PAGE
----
The 3D printer is just about the same size as a shoebox and weighs less than one kilogram, according to researchers who worked on the device.
A team of Canadian scientists has come up with a new form of technology — a handheld 3D skin printer — that might be able to heal deep wounds in just a couple of minutes by evenly printing out layers of skin tissue on top of them.
According to a news release from the University of Toronto, the newly developed 3D printer could work for patients with serious skin wounds, where all three layers (epidermis, dermis, hypodermis) are heavily damaged. Once used on a wounded patient, the printer reportedly takes two minutes or less to form new tissue and deposit it onto the wound. The researchers recently published a paper on the new device in the journal, Lab on a Chip.
At the present, medical professionals use split-thickness skin grafting as their usual technique for treating such deep wounds, as doctors take healthy skin from donors, then graft it onto the affected area. Unfortunately, this technique doesn’t always work on patients, as larger wounds require larger amounts of healthy donor skin to cover all three layers. It’s more common than not for such amounts of skin to be unavailable, which results in “poor healing outcomes” due to the parts of the wounded skin that remain uncovered.
In a statement, University of Toronto associate professor Axel Guenther, who worked on the 3D skin printer, said that there are similar solutions currently available, though most of them come with more than their fair share of drawbacks.
“Most current 3D bioprinters are bulky, work at low speeds, are expensive and are incompatible with clinical application.”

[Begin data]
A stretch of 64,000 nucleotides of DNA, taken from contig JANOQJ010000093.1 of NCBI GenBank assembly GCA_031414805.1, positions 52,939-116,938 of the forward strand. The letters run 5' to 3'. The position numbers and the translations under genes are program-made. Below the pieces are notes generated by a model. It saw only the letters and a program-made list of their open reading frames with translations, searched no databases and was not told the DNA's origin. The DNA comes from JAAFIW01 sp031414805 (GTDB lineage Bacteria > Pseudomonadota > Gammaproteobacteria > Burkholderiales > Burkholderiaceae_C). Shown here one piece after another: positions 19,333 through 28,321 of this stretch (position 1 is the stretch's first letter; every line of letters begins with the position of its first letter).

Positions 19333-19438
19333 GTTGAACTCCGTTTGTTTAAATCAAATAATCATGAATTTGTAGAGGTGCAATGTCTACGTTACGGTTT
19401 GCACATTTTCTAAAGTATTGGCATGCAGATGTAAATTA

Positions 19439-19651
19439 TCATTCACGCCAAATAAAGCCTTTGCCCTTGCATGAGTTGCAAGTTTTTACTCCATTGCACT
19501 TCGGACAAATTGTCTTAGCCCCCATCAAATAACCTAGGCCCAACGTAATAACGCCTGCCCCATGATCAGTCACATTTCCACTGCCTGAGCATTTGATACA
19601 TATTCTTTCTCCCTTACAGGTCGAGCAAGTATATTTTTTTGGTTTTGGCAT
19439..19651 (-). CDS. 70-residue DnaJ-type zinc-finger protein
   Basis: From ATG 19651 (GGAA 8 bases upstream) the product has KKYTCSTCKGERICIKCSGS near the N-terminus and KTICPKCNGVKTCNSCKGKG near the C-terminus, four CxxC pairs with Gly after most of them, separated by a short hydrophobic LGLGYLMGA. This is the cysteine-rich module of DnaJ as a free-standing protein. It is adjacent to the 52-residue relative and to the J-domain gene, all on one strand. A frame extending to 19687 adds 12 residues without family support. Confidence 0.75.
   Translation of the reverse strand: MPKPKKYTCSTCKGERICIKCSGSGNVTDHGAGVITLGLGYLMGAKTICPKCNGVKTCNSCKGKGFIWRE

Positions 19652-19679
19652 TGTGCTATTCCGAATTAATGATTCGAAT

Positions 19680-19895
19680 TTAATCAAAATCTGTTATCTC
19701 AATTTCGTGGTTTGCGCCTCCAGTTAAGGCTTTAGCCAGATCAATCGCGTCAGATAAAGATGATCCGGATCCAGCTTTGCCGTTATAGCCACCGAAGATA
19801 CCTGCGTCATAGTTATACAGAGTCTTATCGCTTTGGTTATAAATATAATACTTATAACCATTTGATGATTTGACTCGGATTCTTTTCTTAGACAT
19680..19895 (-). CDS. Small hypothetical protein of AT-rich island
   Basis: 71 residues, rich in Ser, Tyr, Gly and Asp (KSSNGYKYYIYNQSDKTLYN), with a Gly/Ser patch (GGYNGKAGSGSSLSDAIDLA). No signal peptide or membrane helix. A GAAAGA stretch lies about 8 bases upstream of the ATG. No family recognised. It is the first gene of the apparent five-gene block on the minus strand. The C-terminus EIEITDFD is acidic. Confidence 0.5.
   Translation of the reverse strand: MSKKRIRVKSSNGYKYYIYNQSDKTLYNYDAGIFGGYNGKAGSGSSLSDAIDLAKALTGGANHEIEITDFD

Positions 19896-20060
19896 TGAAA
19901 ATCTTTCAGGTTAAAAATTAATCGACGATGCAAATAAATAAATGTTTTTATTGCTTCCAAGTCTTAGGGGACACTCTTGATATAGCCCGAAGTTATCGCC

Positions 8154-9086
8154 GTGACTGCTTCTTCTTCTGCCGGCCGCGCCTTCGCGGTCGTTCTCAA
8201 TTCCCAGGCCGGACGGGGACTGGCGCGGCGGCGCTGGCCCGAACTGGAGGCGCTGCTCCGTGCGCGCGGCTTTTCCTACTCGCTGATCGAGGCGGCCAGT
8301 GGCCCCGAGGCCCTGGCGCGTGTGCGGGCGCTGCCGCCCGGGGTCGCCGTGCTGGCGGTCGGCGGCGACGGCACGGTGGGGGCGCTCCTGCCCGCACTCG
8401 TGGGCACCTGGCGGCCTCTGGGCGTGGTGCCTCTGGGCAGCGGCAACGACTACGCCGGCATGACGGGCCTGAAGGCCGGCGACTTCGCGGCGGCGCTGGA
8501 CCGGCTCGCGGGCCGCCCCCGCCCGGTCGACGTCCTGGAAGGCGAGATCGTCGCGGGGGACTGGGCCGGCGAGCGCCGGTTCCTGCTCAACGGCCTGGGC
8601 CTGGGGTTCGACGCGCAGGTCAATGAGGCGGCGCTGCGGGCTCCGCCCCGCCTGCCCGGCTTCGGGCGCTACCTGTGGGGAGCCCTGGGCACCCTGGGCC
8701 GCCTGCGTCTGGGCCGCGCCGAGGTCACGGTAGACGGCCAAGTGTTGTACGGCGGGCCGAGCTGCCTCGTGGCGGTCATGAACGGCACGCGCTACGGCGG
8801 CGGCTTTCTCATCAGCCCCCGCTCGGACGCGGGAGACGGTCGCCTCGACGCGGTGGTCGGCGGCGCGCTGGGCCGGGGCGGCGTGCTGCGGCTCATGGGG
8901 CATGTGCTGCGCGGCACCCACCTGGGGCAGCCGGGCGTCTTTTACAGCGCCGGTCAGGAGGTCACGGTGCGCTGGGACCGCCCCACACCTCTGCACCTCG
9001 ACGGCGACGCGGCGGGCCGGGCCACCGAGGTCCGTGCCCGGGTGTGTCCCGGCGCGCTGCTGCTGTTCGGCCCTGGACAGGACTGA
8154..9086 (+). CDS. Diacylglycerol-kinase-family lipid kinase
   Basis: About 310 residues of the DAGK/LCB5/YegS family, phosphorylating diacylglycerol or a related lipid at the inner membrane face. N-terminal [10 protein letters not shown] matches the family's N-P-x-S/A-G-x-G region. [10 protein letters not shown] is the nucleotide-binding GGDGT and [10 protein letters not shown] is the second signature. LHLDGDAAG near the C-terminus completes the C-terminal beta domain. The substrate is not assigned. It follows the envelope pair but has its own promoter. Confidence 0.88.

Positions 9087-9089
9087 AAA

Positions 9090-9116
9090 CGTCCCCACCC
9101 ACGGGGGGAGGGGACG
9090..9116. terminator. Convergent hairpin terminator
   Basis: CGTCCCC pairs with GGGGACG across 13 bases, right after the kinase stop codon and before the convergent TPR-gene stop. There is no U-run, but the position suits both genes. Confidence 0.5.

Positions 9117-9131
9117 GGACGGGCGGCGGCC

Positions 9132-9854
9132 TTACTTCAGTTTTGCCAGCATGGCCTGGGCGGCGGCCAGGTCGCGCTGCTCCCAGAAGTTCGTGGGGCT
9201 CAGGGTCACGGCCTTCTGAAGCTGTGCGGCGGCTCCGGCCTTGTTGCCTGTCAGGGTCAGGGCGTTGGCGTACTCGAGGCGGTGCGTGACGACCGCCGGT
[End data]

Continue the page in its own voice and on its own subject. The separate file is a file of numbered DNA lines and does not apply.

That doesn’t appear to be the case for the University of Toronto-designed 3D skin printer, which is about as small as a shoebox, with functionalities similar to those of a white-out tape dispenser. At less than one kilogram (2.2 pounds), the printer is also unusually lightweight, especially when compared to the aforementioned 3D-printing solutions. Instead of tape, the device dispenses layers of alginate-based tissue, with stripes of bio ink that contain skin cells, collagen, and fibrin on the underside of the tissue sheets, according to New Atlas.
Lead researcher Navid Hakimi, a doctoral student at the University of Toronto, believes that the printer’s features could allow it to cater to a wide range of patients with varying types of wounds.
Going forward, the researchers hope to add more features to the 3D skin printer and improve its capabilities, which could mean expanding the size of the wounds that could be treated. At the moment, the printer has yet to be tested on human patients, but the University of Toronto news release noted that the researchers have that planned for the future, as they also hope to “eventually revolutionize burn care.”
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